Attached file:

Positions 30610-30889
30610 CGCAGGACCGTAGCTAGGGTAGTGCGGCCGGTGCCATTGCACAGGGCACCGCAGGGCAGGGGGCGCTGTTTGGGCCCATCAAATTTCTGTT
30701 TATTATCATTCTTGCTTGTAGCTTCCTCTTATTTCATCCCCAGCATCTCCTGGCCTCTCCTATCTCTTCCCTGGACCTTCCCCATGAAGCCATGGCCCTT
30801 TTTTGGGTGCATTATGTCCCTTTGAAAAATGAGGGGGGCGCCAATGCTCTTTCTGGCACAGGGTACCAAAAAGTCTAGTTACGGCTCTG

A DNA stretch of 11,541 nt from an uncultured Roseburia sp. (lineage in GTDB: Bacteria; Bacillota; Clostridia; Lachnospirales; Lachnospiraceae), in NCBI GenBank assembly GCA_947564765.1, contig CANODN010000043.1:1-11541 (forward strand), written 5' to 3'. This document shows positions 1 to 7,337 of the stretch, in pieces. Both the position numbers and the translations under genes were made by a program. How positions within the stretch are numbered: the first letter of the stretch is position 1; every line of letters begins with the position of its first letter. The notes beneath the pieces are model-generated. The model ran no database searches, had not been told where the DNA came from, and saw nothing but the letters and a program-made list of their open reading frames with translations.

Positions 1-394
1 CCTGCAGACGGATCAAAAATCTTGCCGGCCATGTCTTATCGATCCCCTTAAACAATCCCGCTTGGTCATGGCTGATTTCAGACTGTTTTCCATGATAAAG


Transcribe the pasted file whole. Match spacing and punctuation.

Positions 30610-30889
30610 CGCAGGACCGTAGCTAGGGTAGTGCGGCCGGTGCCATTGCACAGGGCACCGCAGGGCAGGGGGCGCTGTTTGGGCCCATCAAATTTCTGTT
30701 TATTATCATTCTTGCTTGTAGCTTCCTCTTATTTCATCCCCAGCATCTCCTGGCCTCTCCTATCTCTTCCCTGGACCTTCCCCATGAAGCCATGGCCCTT
30801 TTTTGGGTGCATTATGTCCCTTTGAAAAATGAGGGGGGCGCCAATGCTCTTTCTGGCACAGGGTACCAAAAAGTCTAGTTACGGCTCTG

A DNA stretch of 11,541 nt from an uncultured Roseburia sp. (lineage in GTDB: Bacteria; Bacillota; Clostridia; Lachnospirales; Lachnospiraceae), in NCBI GenBank assembly GCA_947564765.1, contig CANODN010000043.1:1-11541 (forward strand), written 5' to 3'. This document shows positions 1 to 7,337 of the stretch, in pieces. Both the position numbers and the translations under genes were made by a program. How positions within the stretch are numbered: the first letter of the stretch is position 1; every line of letters begins with the position of its first letter. The notes beneath the pieces are model-generated. The model ran no database searches, had not been told where the DNA came from, and saw nothing but the letters and a program-made list of their open reading frames with translations.

Positions 1-394
1 CCTGCAGACGGATCAAAAATCTTGCCGGCCATGTCTTATCGATCCCCTTAAACAATCCCGCTTGGTCATGGCTGATTTCAGACTGTTTTCCATGATAAAG